We perhaps know more than we care to admit, keeping it down in the dark places of our memory– disavowed. When we eat factory-farmed meat we live, literally, on tortured flesh. Increasingly, that tortured flesh is becoming our own. — Jonathan Safran Foer
It may come as little surprise to know that how we talk about and see our food affects how we feel about eating it. In particular, the way we dissociate the act of eating meat from the animal makes us happier to eat it. Studies performed by the University of Oslo show that people feel less empathy towards the animal they are eating when the meat product is less recognizable as such, which may go some way to explaining the popularity of processed meat: though it may not resemble the animal, this helps to feel less bad about eating it.
Likewise, the presence of the head on an animal has an impact on our empathy, and the research found that people were more likely to have feelings of disgust when seeing a roast pork which had not been beheaded, for example. Images of living animals in the advertisement of meat products also reduce our desire to eat meat. We prefer not to think about the processes that transform a living, breathing animal into a pack of plastic-wrapped bacon cubes, and marketers know it.
How we talk about meat is just as important. Words like “slaughtering” and “killing” turn us off, while “harvesting” distances us from the animals’ death, and indeed, the words we use to talk about the meat (for example, beef and pork) can affect our menu choices, with use of animal words (like cow and pig) making us more likely to choose vegetarian dishes.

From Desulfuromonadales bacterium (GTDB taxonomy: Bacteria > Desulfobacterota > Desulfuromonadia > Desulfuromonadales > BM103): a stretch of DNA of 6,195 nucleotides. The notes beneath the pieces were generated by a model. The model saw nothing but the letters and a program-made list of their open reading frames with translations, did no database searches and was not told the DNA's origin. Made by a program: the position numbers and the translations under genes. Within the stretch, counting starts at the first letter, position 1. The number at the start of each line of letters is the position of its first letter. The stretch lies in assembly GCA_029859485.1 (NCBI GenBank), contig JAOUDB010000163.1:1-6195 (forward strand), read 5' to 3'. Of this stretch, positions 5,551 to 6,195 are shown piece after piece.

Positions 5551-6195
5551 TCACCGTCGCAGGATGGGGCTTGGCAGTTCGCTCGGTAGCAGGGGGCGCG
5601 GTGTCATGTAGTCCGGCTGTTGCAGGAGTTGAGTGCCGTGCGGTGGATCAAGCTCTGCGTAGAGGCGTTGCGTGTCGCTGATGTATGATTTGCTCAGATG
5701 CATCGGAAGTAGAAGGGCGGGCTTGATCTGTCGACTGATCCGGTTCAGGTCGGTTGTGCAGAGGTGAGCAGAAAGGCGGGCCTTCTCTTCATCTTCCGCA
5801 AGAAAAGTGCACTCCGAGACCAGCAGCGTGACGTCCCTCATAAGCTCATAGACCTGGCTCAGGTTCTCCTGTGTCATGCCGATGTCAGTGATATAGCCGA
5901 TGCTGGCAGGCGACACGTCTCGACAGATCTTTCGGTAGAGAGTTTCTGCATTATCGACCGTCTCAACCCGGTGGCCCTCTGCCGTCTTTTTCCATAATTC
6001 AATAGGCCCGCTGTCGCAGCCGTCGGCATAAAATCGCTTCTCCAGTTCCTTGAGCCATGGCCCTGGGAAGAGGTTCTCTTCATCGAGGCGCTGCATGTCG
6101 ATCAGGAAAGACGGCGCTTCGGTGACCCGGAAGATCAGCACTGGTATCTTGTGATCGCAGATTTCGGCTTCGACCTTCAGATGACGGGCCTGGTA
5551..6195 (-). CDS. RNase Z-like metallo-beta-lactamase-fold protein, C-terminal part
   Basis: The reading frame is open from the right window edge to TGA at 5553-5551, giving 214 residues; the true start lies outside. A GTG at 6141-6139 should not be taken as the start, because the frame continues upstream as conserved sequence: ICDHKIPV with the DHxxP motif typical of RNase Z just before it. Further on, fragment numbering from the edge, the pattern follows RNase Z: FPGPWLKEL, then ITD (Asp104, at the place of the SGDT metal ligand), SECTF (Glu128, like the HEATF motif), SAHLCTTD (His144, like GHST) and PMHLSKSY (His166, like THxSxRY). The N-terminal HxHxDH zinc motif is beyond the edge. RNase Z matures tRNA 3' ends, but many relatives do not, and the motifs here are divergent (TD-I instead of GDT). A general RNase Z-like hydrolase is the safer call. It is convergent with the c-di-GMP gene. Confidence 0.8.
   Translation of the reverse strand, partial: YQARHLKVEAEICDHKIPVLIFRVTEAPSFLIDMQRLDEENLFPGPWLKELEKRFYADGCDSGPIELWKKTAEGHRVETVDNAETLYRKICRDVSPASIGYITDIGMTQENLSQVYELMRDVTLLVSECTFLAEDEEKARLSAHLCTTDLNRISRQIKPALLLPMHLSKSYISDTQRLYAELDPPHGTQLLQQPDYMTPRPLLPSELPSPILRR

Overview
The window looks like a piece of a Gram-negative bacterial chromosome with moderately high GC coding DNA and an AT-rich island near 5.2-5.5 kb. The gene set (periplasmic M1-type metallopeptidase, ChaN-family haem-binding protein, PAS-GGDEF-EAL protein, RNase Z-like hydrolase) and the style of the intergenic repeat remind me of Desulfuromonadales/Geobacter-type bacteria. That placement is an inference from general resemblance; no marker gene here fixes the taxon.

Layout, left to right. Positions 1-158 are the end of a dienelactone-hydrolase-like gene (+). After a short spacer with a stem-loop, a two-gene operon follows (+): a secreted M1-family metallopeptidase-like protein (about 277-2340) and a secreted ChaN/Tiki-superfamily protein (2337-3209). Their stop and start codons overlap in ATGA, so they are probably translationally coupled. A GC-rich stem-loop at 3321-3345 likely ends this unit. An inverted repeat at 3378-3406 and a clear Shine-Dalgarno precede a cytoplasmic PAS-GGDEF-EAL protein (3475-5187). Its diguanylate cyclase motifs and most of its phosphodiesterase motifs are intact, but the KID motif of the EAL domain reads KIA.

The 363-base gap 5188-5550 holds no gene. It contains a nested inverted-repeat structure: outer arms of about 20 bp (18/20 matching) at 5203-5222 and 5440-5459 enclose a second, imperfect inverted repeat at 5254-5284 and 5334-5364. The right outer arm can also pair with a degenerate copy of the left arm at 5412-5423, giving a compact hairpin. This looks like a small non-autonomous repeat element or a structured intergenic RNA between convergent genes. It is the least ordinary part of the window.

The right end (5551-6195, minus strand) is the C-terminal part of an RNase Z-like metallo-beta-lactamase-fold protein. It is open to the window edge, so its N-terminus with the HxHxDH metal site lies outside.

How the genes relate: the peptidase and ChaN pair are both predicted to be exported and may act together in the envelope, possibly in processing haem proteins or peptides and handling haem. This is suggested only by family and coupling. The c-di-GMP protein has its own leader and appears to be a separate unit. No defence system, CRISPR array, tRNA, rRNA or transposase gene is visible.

All this goes to show that there is a problem with the way we think about eating meat. The results of this study could be used to enact a change that Slow Food believes is necessary for the future of our planet: a wholesale reduction in meat consumption across the board. As the author of the study, Jonas R. Kunst said in a press release, “The science results support a line of philosophers and animal rights activists who have said that the way meat is presented and talked about in our culture, makes us consume more of it…authorities can influence people’s diets by presenting pictures of the animals in meat advertisements or contexts where meat is consumed.”
If facing up to the reality of what gets the meat on our table means we eat less of it, so much the better. Being a conscious consumer doesn’t just mean choosing products that are ethically-sourced or come from our local area, but changing our diets too, and eating less meat in general. And when we do eat meat, we must remember that there is an animal and a farmer behind it. By coming into direct contact with our local producers, we can learn more about the real story behind the meat. In doing so, we reduce demand for industrial meat, the producers of which do everything in their power to create a dissociation between the cow and the beef.